As some of you may know, one of my biggest projects here is the Young English Speakers (YES!!!) Club.  The school’s management team approached me in August last year with the pass rate of the school – less than 25%.  I was as eager to address the issue as the rest of the school, and after talking to students and teachers, found that the biggest problem is the lack of English comprehension.  Students will fail an exam, and when the teacher reviews with the class, the students know all the answers – in Setswana.  The Ministry of Education’s policy is to administer all exams in English, regardless of the students’ comprehension.

Wow, two paragraphs in and I’m already on a tangent.  Long story short, I have an English language club and love my students so much I’m contemplating taking on a side job to buy them all plane tickets to come home with me in 2012.

The club has been going extremely well.  We’re working on reaching out to the student population as a whole with weekly prizes, we have encouraging posters in all the classrooms, and we’re working on our second literary magazine, A New Beginning.

But last week it hit me: what does every good club have that we don’t have?  Answer: A president!  So, spur of the moment, I decided that we should hold elections for a president, vice president, secretary, and an editor of the magazine.  (I would love to have a treasurer, but you need to actually have money before you need someone to take care of it.)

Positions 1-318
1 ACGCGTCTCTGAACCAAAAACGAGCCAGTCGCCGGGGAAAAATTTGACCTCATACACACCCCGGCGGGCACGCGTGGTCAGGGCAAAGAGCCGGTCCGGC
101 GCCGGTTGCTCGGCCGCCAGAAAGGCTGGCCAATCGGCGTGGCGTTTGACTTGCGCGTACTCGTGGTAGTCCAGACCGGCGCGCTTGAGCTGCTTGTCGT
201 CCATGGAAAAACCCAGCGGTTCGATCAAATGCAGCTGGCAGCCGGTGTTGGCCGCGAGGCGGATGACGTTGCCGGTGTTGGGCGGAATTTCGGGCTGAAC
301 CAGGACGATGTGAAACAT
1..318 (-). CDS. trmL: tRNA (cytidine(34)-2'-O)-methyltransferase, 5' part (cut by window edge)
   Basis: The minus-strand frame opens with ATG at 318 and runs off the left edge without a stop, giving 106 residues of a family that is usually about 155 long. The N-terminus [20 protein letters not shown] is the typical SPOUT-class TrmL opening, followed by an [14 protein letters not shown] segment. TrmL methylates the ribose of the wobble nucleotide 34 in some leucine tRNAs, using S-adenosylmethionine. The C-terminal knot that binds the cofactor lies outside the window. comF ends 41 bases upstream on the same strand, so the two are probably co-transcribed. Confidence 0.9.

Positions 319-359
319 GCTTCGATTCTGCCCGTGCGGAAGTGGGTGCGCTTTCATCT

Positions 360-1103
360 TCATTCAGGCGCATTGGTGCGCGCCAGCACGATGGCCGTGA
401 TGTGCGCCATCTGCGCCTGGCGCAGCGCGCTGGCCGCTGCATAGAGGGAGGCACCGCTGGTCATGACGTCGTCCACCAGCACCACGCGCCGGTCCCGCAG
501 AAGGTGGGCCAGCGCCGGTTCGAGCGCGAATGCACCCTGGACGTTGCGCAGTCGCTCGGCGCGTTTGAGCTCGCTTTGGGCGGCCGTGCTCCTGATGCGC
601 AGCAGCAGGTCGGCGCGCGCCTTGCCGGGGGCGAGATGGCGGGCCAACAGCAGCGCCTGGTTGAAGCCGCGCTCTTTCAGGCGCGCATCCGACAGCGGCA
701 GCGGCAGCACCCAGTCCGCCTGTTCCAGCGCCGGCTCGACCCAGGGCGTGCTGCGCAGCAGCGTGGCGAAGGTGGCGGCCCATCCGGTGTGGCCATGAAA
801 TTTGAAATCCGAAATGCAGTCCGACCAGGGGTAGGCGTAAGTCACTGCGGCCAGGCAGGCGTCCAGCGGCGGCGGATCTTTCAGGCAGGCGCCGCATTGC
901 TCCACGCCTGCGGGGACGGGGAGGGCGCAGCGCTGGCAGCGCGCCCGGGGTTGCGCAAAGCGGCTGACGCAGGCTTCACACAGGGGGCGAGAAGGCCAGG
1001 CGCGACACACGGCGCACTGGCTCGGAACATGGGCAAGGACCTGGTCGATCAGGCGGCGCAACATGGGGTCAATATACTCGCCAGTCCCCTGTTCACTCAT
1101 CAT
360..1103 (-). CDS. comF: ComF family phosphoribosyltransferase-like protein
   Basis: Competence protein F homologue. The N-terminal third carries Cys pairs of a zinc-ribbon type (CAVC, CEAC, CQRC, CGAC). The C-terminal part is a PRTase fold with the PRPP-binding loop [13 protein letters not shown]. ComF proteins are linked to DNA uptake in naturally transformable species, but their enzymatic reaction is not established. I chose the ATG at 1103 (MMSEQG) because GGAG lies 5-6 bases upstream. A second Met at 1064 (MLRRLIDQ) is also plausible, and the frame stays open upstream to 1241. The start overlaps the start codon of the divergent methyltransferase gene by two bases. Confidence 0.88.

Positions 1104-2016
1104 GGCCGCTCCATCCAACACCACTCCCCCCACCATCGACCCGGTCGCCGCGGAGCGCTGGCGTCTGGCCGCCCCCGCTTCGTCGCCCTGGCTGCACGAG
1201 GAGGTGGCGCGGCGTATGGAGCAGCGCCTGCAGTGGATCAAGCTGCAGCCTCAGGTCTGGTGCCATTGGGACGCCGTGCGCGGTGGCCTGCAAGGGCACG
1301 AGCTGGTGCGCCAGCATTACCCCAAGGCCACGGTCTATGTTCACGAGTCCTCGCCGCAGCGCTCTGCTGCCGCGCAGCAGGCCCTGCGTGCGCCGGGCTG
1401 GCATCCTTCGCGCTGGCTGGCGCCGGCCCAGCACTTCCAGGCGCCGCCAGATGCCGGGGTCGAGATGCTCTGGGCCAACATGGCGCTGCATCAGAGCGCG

Not only does this promote democracy, an ideal that America holds very dear to its heart (just look at how well we democratize other countries!), but it’s a great chance to learn new vocabulary.  Democracy, voting, two-thirds majority, nominations, elections, candidate, seconding, speeches, debates… and the nominees get to practice public speaking.  It has become an all-encompassing teaching opportunity!

At first the kids were shy to nominate themselves or others.  By the end of the day however, we even had two form 1 students (the "freshmen") step up and nominate themselves.  One boy in particular turned down my nomination for vice president, only to nominate himself for editor of the magazine!  If he doesn’t win, I might appoint him assistant editor.  Is that unfair?  …Maybe I could do it in order to teach the words “corruption” and “cronyism.”  (Side note: I can’t help feeling motherly love for him – he walks me home after every club meeting.)